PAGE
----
To obtain a mortgage commitment letter, first complete the loan preapproval process by providing various documents such as pay stubs and bank statements. When your application has been fully processed, an underwriter will analyze all the information to assess your debt-to-income and loan-to-value ratios as well as make sure no additional liens will be added against your property.
5. Obtaining a Payoff Letter
Purchase of a house can be one of the largest financial transactions a person will undertake, so having legal advice to ensure you understand both the process and any rights and responsibilities is invaluable.
Your attorney will work with you to provide all the documents requested by lenders for mortgage applications, and work closely with title companies and attorneys involved in closings to ensure all funds are transferred accurately.
Payoff letters provide a detailed account of any outstanding balance on an outstanding loan loan balance owed, such as principal, interest and fees that must be paid in order to release property from collateral and discharge any liens on it. They’re an essential document both new lenders and buyers use when closing property deals quickly.
Your attorney will review and negotiate additional provisions such as a mortgage contingency clause to protect yourself in case your loan application is denied and recover your earnest money as part of a termination transaction.
6. Obtaining a Survey Map
Survey maps are an essential element in purchasing property, providing accurate depictions of its boundaries, easements on the land, possible encroachments onto neighboring properties and evidence that your purchase complies with zoning regulations.
Surveying is the practice of conducting an in-depth examination and measurement of property to create an specialized map. A survey creates an image that depicts its boundaries as well as buildings, physical features and other items found within its boundaries. A survey also helps ensure compliance with local zoning regulations and any registration processes related to land registration.
Homebuyers need to be certain they know where the boundary lines of their property lie so as to avoid problems like building fences across neighboring yards or expanding too near to the curb. A survey will protect both rights and obligations as well as provide essential data for title insurance coverage; one should obtain one during their initial meeting with real estate professionals.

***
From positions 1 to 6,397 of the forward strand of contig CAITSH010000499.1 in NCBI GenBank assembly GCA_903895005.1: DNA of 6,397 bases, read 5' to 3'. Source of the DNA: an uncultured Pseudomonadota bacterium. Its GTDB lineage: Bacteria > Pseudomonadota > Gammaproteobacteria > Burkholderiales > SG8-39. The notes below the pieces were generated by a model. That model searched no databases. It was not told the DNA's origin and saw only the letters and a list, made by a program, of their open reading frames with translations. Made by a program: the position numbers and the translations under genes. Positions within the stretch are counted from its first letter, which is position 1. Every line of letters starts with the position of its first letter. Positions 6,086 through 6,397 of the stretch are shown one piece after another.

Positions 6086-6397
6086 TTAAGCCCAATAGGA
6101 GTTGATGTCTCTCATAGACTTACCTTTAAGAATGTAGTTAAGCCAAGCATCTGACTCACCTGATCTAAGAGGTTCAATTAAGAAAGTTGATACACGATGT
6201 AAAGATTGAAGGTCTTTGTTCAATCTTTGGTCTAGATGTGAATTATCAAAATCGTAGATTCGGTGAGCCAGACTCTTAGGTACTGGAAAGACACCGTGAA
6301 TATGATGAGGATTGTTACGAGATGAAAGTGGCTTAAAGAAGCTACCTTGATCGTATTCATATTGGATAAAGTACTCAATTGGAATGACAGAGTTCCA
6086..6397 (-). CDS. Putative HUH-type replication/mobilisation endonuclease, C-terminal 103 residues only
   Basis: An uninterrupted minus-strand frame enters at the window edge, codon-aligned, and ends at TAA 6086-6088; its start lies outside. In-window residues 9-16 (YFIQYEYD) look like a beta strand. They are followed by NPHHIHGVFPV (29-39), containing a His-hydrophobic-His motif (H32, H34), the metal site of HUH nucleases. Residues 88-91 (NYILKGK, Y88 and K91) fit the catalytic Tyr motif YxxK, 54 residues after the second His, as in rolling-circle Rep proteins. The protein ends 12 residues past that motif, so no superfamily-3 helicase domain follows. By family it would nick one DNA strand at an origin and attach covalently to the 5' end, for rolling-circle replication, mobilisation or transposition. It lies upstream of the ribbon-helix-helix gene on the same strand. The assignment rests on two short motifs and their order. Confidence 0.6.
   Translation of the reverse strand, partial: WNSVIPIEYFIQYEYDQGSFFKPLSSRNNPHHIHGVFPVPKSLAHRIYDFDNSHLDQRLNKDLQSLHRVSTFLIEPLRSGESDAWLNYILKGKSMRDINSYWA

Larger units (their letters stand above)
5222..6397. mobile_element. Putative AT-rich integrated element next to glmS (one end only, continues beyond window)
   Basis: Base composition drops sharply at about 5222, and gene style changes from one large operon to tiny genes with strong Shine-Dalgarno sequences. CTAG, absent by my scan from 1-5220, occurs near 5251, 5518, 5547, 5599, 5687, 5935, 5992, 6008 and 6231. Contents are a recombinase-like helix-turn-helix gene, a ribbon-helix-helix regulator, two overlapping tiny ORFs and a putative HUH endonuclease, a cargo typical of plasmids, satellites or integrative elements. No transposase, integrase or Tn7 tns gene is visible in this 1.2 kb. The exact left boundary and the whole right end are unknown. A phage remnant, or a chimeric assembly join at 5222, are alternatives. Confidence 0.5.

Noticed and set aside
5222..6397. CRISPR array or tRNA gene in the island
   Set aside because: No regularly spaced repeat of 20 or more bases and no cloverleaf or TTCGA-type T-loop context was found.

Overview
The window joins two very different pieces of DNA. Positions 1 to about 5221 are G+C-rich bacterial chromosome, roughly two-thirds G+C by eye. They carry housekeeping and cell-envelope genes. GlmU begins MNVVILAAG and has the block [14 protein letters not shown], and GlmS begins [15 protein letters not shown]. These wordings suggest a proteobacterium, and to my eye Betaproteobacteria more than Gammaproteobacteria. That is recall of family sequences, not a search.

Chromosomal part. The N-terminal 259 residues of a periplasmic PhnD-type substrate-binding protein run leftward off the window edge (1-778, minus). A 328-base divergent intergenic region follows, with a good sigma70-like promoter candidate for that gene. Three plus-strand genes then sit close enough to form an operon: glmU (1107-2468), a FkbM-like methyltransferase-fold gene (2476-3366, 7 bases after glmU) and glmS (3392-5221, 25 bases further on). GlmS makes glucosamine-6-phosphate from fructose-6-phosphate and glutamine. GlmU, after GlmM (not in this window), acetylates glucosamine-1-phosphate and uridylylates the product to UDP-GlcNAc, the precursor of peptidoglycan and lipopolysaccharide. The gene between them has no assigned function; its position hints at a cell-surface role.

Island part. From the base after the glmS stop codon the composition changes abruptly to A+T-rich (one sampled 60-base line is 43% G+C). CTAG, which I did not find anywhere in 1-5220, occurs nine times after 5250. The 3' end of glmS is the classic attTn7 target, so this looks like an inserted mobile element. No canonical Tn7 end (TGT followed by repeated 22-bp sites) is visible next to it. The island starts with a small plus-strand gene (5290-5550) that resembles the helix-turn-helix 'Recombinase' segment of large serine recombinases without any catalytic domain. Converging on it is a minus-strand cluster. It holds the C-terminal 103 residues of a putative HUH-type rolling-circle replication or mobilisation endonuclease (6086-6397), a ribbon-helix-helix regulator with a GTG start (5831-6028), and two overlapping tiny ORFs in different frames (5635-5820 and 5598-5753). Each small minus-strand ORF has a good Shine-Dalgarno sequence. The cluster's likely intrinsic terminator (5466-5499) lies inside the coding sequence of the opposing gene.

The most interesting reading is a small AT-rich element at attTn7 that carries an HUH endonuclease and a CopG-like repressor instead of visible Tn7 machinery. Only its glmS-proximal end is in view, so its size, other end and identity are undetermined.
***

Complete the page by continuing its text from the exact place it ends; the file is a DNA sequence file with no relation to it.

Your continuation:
7. Obtaining a Property Condition Disclosure Statement
Home buyers often want to know everything possible about the house they’re purchasing, including any hidden issues. Home listings and walkthroughs can provide insight, while many states mandate sellers provide a Property Condition Disclosure Statement (PCDS).
The Property Disclosure and Condition Survey (PDCS) contains 48 questions which the seller must respond to based on their knowledge of the property, covering areas like environmental, structural, mechanical and statutory requirements like lead-based paint disclosure. If they fail to respond or complete one or more questions correctly on time, buyers may be eligible for their earnest money back.
However, the PCDS makes clear that it should not serve as a replacement for inspections or investigations of property or public records and requires buyers to conduct their own due diligence before purchasing. Furthermore, this form does not constitute any warranties provided by sellers. If you are thinking about selling your home and using PCDS as a tool to do it, it would be prudent to consult an experienced real estate attorney first.
8. Obtaining Automatic Warranties
Once the contract is in place, your attorney will start preparing for closing by ordering a title report and assessing whether there are any outstanding mortgage loans or other liens against the purchaser that need to be addressed prior to closing. They’ll also calculate any outstanding amounts.
Closing involves many individuals, such as the seller, buyer, their attorneys, mortgage lender and escrow agent. Your attorney will explain all of the documents and processes surrounding closing day as well as attend with you so they can ensure all numbers match up accurately at closing table.
Purchase of a home comes with certain legal warranties unless specifically excluded in your contract, and your lawyer can help explain them and their effects when buying a house. They could also protect against fraud during this process: for instance, someone posing as the seller could send all necessary paperwork with cashier’s checks for several thousand more than what is agreed to in your contract.